You deserve a nobel prize for this article…. THANX A LOT!!! Saved me plenty of hours troubleshooting.

I didnt have to change the cgi.force_redirect setting, probably because I installed the isapi module.

March 27, 2008 at 1:17 pm

Much thanks for the posting and posting it in a clear verbose style. So many other sites try to help but are so… economical… with their words that stuff gets left out.

Again, thanks.

Sam Dean
April 2, 2008 at 2:33 am

Isn’t it time the PHP folk put an end to this ongoing misery with php.ini?

April 26, 2008 at 7:28 am

With this instruction is truely was a “VerySimple” task to get it working. Thank you!

June 24, 2008 at 3:39 am

Thanks for the tip on recycling the threadpool. Of note – if sites relying on PHP have dedicated threadpools, they will need to be recycled as well to see the changes.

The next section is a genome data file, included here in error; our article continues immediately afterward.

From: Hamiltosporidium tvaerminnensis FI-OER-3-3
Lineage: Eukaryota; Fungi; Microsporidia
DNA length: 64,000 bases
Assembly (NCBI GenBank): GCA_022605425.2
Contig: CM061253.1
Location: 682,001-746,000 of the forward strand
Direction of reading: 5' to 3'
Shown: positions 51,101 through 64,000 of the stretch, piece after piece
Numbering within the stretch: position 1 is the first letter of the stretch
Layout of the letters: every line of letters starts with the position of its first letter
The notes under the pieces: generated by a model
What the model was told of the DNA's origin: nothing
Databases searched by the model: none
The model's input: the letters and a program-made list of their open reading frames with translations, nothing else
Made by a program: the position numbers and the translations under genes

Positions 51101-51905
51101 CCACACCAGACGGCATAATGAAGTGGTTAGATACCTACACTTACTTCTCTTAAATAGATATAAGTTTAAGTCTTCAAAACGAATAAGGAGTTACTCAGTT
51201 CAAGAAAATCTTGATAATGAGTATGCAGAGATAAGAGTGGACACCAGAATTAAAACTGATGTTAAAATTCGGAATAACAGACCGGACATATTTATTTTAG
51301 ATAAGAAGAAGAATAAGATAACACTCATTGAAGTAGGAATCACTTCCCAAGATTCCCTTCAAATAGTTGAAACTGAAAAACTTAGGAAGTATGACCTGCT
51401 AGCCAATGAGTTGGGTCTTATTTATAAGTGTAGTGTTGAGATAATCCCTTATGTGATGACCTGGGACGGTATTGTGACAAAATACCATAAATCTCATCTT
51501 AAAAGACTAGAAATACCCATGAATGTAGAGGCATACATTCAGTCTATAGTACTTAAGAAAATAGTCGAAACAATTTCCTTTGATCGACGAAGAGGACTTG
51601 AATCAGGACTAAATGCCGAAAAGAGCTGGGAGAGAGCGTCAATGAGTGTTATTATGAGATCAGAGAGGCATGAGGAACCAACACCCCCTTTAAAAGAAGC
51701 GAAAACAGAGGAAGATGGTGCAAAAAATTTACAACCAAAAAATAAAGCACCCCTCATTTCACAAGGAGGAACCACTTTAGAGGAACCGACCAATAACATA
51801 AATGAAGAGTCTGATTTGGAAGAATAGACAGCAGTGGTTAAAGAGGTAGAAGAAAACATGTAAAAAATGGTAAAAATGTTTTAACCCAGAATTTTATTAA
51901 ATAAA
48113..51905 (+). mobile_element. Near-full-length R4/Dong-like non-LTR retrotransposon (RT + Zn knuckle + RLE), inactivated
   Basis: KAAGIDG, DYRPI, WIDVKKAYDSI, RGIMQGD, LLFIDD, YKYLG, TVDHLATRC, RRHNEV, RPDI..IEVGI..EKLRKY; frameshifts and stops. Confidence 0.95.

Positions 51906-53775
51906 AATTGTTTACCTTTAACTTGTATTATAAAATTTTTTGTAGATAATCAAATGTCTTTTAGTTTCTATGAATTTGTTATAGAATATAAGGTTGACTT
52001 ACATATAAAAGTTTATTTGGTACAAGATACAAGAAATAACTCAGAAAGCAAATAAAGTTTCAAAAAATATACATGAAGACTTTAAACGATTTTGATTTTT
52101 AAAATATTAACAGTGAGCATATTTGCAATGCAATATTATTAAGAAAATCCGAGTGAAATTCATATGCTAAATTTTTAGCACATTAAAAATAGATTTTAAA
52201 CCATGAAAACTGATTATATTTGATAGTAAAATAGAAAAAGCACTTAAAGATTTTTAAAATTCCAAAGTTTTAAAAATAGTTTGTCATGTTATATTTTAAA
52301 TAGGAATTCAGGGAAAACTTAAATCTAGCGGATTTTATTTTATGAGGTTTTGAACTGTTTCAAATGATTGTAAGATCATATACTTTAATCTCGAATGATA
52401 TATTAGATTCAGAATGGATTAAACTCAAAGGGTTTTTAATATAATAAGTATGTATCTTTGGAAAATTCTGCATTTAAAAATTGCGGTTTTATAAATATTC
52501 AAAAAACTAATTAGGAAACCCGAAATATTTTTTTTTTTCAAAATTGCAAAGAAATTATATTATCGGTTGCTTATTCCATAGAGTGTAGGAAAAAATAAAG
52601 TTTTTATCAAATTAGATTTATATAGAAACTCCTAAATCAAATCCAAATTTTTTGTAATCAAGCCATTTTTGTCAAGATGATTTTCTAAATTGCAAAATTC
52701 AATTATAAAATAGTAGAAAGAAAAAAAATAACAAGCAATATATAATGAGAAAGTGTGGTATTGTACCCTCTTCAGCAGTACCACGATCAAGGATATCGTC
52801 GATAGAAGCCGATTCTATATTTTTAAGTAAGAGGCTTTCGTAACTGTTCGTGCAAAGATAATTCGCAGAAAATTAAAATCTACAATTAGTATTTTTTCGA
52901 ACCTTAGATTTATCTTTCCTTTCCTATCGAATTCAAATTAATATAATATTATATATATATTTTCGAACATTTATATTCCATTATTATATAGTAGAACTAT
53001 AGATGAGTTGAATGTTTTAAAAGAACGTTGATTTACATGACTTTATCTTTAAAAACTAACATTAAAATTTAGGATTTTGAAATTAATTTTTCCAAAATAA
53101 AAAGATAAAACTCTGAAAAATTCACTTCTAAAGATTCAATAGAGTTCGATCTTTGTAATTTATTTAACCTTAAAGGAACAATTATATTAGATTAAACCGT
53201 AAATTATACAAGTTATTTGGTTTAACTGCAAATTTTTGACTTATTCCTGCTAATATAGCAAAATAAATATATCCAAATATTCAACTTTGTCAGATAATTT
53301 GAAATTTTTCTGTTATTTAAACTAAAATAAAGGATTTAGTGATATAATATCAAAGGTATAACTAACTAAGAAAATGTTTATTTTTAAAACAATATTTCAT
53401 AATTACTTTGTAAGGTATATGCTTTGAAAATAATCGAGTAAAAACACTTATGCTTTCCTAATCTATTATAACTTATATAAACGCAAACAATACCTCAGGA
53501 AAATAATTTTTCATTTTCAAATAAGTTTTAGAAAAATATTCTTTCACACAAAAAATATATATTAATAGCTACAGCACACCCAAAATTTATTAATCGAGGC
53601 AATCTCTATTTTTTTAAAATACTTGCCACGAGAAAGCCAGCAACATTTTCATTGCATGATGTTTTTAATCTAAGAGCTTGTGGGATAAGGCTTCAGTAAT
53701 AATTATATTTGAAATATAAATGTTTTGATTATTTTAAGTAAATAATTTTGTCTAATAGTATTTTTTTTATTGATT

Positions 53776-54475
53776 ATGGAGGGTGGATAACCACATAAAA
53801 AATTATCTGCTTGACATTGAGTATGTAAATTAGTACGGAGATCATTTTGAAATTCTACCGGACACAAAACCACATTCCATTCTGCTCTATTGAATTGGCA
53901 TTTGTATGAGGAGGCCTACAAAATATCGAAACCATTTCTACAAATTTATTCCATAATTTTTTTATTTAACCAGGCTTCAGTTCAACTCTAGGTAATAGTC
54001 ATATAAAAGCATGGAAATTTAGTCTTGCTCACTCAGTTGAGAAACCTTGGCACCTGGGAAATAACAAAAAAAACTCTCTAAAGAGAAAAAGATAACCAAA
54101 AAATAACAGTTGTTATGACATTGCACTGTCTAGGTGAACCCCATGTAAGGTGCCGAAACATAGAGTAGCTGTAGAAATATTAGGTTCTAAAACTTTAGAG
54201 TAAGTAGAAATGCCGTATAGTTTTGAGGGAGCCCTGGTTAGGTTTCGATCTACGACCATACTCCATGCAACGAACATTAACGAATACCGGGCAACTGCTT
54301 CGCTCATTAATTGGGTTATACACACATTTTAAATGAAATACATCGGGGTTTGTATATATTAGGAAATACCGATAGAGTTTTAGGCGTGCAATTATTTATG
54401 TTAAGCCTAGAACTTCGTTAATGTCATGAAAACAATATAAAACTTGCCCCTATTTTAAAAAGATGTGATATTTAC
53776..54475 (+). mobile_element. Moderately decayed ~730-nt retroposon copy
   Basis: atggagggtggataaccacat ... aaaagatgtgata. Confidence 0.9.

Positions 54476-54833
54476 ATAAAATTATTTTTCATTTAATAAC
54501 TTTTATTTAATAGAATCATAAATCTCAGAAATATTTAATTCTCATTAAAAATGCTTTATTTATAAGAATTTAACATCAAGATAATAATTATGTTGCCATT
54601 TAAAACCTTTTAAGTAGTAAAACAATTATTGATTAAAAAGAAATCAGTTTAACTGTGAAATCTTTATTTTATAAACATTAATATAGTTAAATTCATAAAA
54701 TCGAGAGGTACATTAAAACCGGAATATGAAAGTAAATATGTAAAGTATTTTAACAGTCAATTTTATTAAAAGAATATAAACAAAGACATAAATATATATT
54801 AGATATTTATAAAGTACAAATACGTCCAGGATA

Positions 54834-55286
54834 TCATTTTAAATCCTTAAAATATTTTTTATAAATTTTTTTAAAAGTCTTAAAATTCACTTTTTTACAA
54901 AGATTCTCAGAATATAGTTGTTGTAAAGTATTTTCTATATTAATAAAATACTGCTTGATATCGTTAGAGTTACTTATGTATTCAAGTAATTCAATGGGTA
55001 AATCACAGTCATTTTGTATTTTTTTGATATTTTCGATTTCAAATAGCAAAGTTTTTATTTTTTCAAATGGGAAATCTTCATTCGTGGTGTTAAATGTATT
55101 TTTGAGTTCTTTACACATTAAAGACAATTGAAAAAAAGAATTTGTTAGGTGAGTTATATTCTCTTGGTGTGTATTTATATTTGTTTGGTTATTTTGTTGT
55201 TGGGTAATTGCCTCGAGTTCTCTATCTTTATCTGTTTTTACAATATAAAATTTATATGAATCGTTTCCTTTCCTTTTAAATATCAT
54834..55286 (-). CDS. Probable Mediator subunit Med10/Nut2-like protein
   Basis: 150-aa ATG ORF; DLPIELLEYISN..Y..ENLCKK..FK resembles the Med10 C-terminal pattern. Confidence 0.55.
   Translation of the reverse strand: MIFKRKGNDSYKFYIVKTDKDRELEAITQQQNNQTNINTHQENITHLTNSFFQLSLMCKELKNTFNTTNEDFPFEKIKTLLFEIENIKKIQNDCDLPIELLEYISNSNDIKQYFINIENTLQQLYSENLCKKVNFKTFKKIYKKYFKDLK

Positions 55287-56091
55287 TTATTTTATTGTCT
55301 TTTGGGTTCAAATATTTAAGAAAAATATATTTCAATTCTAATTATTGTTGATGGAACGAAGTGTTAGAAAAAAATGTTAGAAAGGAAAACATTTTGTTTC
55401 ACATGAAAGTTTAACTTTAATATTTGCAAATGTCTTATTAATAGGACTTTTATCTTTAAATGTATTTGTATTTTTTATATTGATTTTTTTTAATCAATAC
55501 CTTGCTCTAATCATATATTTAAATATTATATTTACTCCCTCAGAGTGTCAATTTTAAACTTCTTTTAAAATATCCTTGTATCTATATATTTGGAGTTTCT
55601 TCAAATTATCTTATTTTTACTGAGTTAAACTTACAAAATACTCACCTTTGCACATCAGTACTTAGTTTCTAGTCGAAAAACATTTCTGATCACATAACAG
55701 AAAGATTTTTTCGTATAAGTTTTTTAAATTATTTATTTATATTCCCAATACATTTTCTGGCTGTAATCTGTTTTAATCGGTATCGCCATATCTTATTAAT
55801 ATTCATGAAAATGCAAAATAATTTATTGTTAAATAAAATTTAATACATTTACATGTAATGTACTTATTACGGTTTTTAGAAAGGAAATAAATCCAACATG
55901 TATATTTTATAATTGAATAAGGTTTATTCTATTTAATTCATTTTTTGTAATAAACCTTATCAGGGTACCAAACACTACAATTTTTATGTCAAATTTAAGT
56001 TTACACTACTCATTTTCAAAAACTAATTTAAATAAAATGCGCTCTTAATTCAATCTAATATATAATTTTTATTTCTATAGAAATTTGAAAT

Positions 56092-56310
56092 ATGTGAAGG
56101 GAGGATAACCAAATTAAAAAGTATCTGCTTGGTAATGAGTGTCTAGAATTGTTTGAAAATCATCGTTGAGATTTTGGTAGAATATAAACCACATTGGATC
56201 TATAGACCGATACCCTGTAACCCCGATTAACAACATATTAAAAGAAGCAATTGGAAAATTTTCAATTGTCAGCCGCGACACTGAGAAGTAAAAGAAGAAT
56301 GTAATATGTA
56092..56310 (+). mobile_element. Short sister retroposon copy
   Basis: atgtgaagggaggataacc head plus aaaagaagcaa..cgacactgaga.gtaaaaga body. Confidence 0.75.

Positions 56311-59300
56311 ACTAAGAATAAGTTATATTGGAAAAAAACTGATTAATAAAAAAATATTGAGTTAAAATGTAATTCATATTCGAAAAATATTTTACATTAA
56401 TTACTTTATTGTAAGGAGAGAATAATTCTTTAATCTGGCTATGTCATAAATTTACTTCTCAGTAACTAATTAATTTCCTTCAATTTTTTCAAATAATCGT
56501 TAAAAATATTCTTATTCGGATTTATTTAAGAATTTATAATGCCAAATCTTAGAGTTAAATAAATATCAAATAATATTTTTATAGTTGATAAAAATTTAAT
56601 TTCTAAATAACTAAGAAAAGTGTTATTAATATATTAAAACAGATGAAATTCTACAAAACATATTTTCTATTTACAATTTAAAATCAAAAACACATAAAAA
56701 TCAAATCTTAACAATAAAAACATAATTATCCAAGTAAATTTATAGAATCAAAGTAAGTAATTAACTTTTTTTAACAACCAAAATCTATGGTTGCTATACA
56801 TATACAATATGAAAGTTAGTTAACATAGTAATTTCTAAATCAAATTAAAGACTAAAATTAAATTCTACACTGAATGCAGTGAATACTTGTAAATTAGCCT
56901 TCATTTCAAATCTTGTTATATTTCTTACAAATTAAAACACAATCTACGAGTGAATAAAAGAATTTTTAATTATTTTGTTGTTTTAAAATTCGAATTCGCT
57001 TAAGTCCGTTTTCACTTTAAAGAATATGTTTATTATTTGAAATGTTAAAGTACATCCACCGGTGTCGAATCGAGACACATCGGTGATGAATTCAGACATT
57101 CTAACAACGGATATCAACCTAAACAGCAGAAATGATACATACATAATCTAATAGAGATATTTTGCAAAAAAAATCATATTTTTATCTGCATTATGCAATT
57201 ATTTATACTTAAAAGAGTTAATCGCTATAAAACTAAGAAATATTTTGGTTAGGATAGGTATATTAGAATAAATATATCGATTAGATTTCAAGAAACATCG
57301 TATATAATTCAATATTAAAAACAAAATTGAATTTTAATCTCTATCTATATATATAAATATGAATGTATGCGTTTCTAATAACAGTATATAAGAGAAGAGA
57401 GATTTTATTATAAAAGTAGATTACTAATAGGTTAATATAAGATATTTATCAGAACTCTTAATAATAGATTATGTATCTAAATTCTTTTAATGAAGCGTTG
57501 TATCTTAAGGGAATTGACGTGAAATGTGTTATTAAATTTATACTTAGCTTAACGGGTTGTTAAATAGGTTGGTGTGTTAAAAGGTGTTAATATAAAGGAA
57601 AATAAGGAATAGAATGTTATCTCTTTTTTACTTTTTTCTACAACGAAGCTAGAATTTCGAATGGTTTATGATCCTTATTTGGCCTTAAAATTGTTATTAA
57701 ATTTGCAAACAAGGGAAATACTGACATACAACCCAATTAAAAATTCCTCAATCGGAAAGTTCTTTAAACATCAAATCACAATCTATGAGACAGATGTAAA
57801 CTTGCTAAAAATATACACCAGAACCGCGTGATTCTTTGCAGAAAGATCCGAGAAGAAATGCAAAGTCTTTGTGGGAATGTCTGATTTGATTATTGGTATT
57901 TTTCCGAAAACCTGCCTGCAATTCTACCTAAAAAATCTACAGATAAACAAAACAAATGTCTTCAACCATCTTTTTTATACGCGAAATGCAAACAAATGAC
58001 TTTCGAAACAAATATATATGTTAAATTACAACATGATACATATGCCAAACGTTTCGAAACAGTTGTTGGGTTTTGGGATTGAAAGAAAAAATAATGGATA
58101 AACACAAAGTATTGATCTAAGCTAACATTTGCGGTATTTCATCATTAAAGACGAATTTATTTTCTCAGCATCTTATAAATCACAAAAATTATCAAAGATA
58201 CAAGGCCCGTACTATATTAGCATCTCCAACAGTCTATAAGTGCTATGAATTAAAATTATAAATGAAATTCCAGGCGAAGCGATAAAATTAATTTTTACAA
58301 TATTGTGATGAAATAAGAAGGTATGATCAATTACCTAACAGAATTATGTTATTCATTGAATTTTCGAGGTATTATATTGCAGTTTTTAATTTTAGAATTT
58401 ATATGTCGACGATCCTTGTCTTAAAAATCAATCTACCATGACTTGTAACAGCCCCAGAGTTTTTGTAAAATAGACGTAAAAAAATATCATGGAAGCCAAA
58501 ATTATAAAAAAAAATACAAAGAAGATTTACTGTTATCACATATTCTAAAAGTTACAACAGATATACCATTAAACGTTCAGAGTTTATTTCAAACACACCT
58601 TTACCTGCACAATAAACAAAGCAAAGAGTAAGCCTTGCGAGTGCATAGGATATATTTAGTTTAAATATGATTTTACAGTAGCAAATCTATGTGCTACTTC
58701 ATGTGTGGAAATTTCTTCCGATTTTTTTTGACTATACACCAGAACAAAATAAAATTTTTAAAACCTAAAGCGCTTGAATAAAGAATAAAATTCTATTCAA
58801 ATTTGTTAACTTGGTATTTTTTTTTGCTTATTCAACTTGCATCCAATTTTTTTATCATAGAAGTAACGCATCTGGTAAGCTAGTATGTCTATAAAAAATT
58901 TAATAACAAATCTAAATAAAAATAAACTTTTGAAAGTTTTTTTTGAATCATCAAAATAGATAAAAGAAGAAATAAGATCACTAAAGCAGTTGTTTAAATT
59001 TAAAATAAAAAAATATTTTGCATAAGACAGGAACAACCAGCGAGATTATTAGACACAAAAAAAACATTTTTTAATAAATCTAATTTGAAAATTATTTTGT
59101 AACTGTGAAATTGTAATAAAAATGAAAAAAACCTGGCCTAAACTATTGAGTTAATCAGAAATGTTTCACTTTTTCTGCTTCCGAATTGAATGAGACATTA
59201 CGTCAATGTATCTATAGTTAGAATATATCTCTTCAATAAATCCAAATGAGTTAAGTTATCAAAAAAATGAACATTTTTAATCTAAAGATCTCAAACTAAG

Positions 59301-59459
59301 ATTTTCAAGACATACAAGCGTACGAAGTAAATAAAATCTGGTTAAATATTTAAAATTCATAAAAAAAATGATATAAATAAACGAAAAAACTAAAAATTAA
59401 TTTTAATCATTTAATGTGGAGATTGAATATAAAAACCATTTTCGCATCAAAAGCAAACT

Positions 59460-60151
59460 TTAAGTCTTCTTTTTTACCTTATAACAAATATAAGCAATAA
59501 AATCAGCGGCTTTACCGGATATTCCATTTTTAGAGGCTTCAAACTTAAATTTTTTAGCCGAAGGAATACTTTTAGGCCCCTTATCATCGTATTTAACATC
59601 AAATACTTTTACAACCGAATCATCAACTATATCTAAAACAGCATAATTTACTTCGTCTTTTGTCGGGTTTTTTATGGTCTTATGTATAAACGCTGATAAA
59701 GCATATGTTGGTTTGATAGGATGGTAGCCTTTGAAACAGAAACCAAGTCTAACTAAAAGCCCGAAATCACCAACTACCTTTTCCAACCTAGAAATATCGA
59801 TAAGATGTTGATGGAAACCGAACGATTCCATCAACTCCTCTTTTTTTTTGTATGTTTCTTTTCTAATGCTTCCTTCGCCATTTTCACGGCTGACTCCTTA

Thanks for pointing me in the right direction.

March 20, 2009 at 12:05 am

Application pool advise is perfect.. thanks very much

April 7, 2009 at 1:22 pm

Thanks so much!! Your suggestions worked like magic – wish i would have found before hours of going through the manual.

July 20, 2009 at 9:39 pm

Thanks! Spent several hours looking all over the web… your advice fixed me up in less than 15 min!

October 5, 2009 at 12:58 pm


Thanks for the article. I could solve de 404 problem… but now I have another one. My php labels are not being executed. They get executed when I add the word “php” in the opening label: , otherwise it is not being processed.

This is something I hadn’t faced in previous versions of PHP/Windows server. Any idea??